The Toledo Museum of Art celebrates the 50th anniversary of the American Studio Glass Movement.
Ethan Stern focuses intently on the molten gather before him. Turning and twisting his glowing glob — which teeters on the end of a pipe — the artist is hard at work in the hot shop at the Toledo Museum of Art’s Glass Pavilion. The studio, which could be mistaken for a high-end kitchen in another galaxy, is where Stern will see his vase — a ruby-red and orange-striped wonder — take shape.
The glassblower is following in the footsteps of artisans who have left a world-renowned legacy: The vessel is a descendant of its simpler ancestors, born during two experimental workshops held 50 years ago at the museum. The classes ushered in the American Studio Glass Movement. This year, the museum is commemorating that milestone with a series of seminars, along with an exhibition that showcases works by artisans who are leaders in their medium.
The dawn of the glass movement in Toledo broke the mold when it came to using materials in new ways. Until 1962, glass was primarily relegated to the production of such utilitarian items as windowpanes, water goblets and lamps. Since the city was already home to a variety of glass manufacturers that included Libbey Glass, NSG Group and Owens Corning — all of which had added to Toledo’s long-standing moniker as The Glass City — finding artistic expression was a natural second step.
So on March 23, 1962, in a garage on TMA’s campus, 10 young artists gathered for a workshop spearheaded by ceramics teacher Harvey Littleton that explored making glass for beauty, not function. (A second class followed in June.)
“It was a learning experience,” recalls Edith Franklin, a potter who participated in that first workshop. “[The point was to determine if it] was possible to have your own furnace, make malleable glass and do it all by yourself in a studio setting.” Batches of fiberglass marbles and a small portable furnace, created during the first workshop by Johns-Manville director of research Dominick Labino to melt glass at low temperatures, made the idea a reality. Artists could now build their own furnaces patterned after Labino’s that allowed them to work independently and take their craft on the road.
A critical movement in art history followed. Some artists, like Littleton, returned to their colleges where they taught (in his case, the University of Wisconsin-Madison), and quickly built programs centered around glassblowing. Others struck out on their own, creating decorated hollow vessels, then arches, and eventually more elaborate pieces. As furnaces became bigger over time, so did the work artists produced.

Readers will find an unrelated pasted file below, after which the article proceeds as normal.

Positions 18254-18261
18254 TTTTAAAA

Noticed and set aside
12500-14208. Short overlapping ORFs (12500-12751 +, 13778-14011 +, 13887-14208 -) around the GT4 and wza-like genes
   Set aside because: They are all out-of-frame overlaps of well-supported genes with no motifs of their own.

The Toledo Museum of Art realized the fruits of those pursuits four years later in 1966, after conducting a call for works to be featured in the first Toledo Glass National, a biennial exhibition featuring designer glass that was held through 1972.
“They expected maybe a dozen or so people,” says Jutta Page, the museum’s curator of glass and decorative arts, about the first exhibition. “There were 124 submissions.”
Indeed, the newfound artistic freedom inspired many and launched the careers of notable glass masters including Marvin Lipofsky, Ginny Ruffner, Tom McLaughlin and Dale Chihuly. Colorful works made famous by these artists and their predecessors will be showcased June 14 through Sept. 4 during “Color Ignited: Glass 1962–2012.” The exhibit will feature more than 80 pieces of glass, and focus on the evolution of color and technology, both in the specialty and at the museum.
“Initially, the artists were using industrial glass, broken lampshades, and whatever they could get of recycled glass that would determine the coloration of their pieces,” Page says.
“[In 1962] you could only blow something as large as the opening of the furnace,” she adds. “[The museum] now has a full-fledged, state-of-the-art facility in which to blow glass.”
Clearly, studio glassmaking has come a long way.
In conjunction with the exhibit, the museum will host a series of public workshops in June, taught by noted national artists. Among them is Fritz Dreisbach, a “second generation” artist who studied with Littleton at the University of Wisconsin-Madison. Dreisbach, along with Glass Pavilion studio manager Jeff Mack, will teach “Adventures in Glassblowing,” a study of masterworks for artists of all skill levels, June 9–11. Other workshops will focus on sculpture, glass painting, four-dimensional works and glass casting.
Appropriately, Toledo also will host this year’s International Glass Arts Society Conference, June 13–16. Held at the SeaGate Convention Centre, the Huntington Center and other venues throughout the city, the four-day symposium will include lectures, tours, demonstrations, exhibits and an astounding glass fashion show that will draw collectors and artists from around the country to pay homage to the ornate art form.
It’s a fitting tribute to a city built on glass.
“Because of this anniversary, [glass] artists represented in our galleries are going to come,” says Page, who is also the vice president of the International Glass Arts Society.
There is little evidence left from the original workshops, save for a dozen or so surviving experimental pieces. At first glance, they appear to be the work of amateurs. Yet, says Page, the artists' contributions can be seen in museums, galleries, collectors' homes and in the hands of yesterday's and today's talented artisans around the world.
“Anything is possible with glass,” she adds. “It can become cookware, windowpanes, television screens or, thanks to the original Toledo workshops, extraordinary works of art.”
Toledo Museum of Art
2445 Monroe St., Toledo 43697
Hours: Tues.–Thurs. 10 a.m.–4 p.m., Fri.–Sat. 10 a.m.–6 p.m., Sun. 12–6 p.m.